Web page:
While cycling has had an inspirational summer, it is likely that the repercussions of the doping scandal will be felt for a while. But will the sport move forward? Of course! As Pat McQuaid said, “My message to cycling, to our riders, to our sponsors and to our fans today is: cycling has a future. … This is not the first time that cycling has reached a crossroads or that it has had to begin anew and to engage in the painful process of confronting its past. It will do so again with renewed vigour and purpose and its stakeholders and fans can be assured that it will find a new path forward.”
The message from the Lance Armstrong scandal is a clear and inspiring one for parents: acknowledge your children’s strengths and weaknesses and celebrate their effort and improvement; model honesty and act with integrity; take responsibility for (and truly learn from) your mistakes. By modeling your own ability to take responsibility and clean up your messes, you are sending a very powerful message to your children. And when you can teach your children to clean up their own messes (both literal and figurative), you are giving them a real gift.
14/11/2012 No Comments
Father’s day in the UK is June 17th. I know some people are a bit bah humbug about these ‘Hallmark’ days and regret the commercialisation of such occasions but I think we should seize the opportunity to celebrate fathers.
There is the risk, especially with newborns, that women can take over parenting and assume (or have thrust upon them) an ‘expert’ role which Dads can go along with in some relief. But this is to miss out on a great resource and ‘expertise’ that men bring to parenting. Men have a unique style to their parenting that women tend not to have and children who don’t experience this are missing out.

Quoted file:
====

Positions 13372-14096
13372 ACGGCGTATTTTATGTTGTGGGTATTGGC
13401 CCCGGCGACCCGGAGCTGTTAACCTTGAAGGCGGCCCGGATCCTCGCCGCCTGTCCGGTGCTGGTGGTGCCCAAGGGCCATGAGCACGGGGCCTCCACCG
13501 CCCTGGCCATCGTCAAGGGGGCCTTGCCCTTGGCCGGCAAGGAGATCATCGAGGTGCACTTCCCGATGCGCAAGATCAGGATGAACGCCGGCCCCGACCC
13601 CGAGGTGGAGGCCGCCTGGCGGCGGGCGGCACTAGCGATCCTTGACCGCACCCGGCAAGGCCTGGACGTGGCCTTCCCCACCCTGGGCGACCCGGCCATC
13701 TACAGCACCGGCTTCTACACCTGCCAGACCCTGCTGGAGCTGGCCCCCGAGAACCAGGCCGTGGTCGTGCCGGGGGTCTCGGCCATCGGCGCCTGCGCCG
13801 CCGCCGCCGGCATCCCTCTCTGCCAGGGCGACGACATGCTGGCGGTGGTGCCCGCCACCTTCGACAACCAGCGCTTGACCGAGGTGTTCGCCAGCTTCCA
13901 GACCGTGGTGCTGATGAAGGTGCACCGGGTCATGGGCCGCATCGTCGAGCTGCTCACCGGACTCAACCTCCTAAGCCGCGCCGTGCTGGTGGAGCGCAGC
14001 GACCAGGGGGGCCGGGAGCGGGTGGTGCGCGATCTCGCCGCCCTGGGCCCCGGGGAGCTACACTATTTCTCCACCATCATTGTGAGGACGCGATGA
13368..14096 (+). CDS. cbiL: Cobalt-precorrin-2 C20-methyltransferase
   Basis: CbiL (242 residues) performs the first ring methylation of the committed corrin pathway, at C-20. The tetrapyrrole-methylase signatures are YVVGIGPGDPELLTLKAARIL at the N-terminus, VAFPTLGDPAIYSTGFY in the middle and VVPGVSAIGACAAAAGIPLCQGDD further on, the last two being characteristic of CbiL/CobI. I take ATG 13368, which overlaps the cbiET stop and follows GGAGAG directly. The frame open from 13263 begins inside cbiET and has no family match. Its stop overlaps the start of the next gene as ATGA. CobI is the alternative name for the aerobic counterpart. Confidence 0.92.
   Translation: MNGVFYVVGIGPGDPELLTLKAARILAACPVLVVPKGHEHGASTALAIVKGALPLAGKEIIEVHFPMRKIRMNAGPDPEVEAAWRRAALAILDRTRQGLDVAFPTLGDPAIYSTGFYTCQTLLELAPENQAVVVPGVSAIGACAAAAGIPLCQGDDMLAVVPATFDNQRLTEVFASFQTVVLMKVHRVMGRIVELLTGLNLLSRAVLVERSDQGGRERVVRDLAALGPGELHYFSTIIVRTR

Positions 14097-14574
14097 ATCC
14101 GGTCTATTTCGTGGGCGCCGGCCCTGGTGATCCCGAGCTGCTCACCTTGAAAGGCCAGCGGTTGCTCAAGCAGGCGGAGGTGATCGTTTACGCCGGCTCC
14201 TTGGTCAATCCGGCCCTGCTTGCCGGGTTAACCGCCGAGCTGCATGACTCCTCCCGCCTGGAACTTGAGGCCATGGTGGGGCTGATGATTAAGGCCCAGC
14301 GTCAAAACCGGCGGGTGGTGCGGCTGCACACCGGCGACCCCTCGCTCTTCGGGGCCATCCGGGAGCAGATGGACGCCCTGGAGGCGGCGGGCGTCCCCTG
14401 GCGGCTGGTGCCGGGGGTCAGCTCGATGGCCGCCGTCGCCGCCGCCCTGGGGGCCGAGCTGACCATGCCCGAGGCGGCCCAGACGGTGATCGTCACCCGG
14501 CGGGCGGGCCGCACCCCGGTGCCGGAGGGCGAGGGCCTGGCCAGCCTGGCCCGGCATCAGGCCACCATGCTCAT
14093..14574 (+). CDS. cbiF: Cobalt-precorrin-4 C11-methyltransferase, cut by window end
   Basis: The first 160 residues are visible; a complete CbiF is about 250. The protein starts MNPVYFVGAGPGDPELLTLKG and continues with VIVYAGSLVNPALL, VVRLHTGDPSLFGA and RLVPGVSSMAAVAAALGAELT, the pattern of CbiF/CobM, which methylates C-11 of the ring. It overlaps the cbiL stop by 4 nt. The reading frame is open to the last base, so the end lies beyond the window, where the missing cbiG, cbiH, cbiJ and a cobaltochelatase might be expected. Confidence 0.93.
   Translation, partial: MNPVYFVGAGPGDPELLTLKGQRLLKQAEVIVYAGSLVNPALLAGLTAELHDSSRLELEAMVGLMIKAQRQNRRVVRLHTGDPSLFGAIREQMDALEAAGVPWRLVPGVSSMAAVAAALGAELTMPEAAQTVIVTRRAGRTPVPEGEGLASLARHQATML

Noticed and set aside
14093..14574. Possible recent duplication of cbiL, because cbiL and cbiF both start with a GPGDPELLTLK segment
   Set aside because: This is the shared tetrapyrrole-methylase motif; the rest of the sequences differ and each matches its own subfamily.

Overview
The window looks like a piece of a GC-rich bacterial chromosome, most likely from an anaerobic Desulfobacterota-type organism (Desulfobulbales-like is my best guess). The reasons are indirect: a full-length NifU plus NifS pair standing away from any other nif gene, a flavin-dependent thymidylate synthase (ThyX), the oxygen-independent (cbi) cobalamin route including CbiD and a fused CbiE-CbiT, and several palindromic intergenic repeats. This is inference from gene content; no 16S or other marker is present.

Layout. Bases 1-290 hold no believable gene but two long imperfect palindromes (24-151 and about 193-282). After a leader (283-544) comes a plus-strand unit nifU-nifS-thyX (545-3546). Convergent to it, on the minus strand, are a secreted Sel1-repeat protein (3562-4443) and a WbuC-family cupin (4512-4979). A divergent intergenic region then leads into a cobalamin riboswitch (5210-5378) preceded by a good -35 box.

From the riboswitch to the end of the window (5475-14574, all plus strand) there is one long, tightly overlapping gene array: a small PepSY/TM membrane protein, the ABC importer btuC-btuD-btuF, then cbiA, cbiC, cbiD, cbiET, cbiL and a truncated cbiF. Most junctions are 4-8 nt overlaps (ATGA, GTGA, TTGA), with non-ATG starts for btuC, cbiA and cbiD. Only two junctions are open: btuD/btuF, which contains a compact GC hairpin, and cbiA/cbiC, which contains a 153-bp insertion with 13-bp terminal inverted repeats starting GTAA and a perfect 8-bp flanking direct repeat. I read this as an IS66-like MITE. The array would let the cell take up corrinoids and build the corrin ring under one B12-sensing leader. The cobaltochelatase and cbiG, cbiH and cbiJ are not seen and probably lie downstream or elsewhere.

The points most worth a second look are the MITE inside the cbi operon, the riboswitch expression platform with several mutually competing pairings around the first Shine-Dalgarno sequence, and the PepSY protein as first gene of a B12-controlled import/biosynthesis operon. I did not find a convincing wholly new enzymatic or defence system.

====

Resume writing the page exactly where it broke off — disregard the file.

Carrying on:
Some dad facts:
- Dads are more involved with children than ever before –in childcare and in housework. (The time spent by British men on domestic work rose from 90 minutes per day in the 1960s to 148 minutes per day by 2004; British fathers’ care of infants and young children rose 800% between 1975 and 1997, from 15 minutes to two hours on the average working day despite the fact that over this period fathers’ time spent at work was also increasing. Fathers in two-parent families carry out an average of 25% of the family’s childcare related activities during the week, and one-third at weekends. (Source: The fatherhood institute)
- Many studies have shown that when dad is involved in his children’s lives they have better educational, developmental, health and social outcomes (Source: The fatherhood institute,)
- If dad is emotionally involved as an emotion coach and play partner the following outcomes can be predicted: (the Gottman institute)
- Better self control abilities
- Acceptance by peers at school
- Better social competence and emotional intelligence
- Higher verbal ability test scores (Ross and Taylor 1989 Do Boys Prefer Daddy or His physical style of play?)
- Better academic performance
- Increased empathy (longitudinal study (300 families) done by Stanford University beginning in 1950s)
- Better social relationships as adults
- Higher self esteem
- Studies show dads are just as competent as mums to care for babies and know what to do when babies cry. (Ross Parke 1976 Father-Mother-Infant Interaction in the newborn period: Some findings, Some observations and some unresolved issues.)
- Fathers make unique contributions to their children and infants respond to involved fathers differently than to mums. They are more wide-eyed playful and bright-faced. 2/3 of 2 ½ year olds will choose dad over mum as a play partner.